Exosomes as drug delivery vehicles and biomarkers for neurological and auditory systems

Rahul Mittal, Nicole Bencie, Jake Langlie, Jeenu Mittal, Adrien A. Eshraghi

Research output: Contribution to journalReview articlepeer-review


Exosomes are small extracellular membrane particles that play a crucial role in intracellular signaling. Research shows that exosomes have the potential to be used as biomarkers or drug delivery systems in specific organs, such as the neurological system and the inner ear. Exosomes in neurological and auditory systems release different molecules when under stress versus in healthy states, highlighting their potential use as biomarkers in the identification of diseased states. Studies have suggested that exosomes can be harnessed for drug delivery to hard-to-reach organs, such as cochlear sensory hair cells and the brain due to their ability to cross the blood-labyrinth and blood-brain barriers. In this article, we describe the biogenesis, classification, and characterization methods of exosomes. We then discuss recent studies that indicate their potential usage as biomarkers and drug delivery systems to help treat inner ear and neurological disorders.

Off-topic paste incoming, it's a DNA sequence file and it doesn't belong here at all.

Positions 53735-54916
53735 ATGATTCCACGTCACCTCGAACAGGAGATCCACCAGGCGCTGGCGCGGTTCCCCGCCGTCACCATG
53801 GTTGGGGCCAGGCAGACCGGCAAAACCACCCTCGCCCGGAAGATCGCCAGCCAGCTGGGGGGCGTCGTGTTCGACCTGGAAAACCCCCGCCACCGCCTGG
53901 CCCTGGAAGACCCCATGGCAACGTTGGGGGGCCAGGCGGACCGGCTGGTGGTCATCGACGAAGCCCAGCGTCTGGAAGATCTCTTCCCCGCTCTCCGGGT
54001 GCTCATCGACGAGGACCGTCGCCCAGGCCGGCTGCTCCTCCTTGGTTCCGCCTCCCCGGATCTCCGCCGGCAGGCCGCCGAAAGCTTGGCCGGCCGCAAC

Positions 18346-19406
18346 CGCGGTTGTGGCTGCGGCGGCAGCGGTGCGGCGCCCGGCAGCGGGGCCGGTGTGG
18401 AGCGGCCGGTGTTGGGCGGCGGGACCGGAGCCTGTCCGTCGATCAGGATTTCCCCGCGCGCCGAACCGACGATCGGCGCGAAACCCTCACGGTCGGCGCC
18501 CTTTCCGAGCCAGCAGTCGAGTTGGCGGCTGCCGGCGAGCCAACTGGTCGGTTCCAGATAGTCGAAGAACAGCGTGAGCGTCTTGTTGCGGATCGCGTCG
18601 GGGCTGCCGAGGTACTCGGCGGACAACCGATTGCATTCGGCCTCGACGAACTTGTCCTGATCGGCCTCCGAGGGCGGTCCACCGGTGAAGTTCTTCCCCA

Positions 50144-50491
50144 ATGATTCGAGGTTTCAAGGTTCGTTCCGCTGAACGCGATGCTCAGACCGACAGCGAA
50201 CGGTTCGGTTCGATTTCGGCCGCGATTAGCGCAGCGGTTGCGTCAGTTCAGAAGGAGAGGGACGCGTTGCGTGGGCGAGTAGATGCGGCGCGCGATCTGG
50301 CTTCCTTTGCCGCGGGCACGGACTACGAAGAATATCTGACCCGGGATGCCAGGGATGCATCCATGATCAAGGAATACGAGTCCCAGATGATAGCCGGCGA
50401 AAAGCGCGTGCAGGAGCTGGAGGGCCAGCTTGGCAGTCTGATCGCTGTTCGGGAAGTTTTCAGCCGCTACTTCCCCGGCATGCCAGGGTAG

Original languageEnglish (US)
JournalJournal of Cellular Physiology
StateAccepted/In press - 2021


  • auditory disorders
  • autism spectrum disorder
  • exosome
  • extracellular vesicles
  • neurological disorders

ASJC Scopus subject areas

  • Physiology
  • Clinical Biochemistry
  • Cell Biology


Dive into the research topics of 'Exosomes as drug delivery vehicles and biomarkers for neurological and auditory systems'. Together they form a unique fingerprint.

Cite this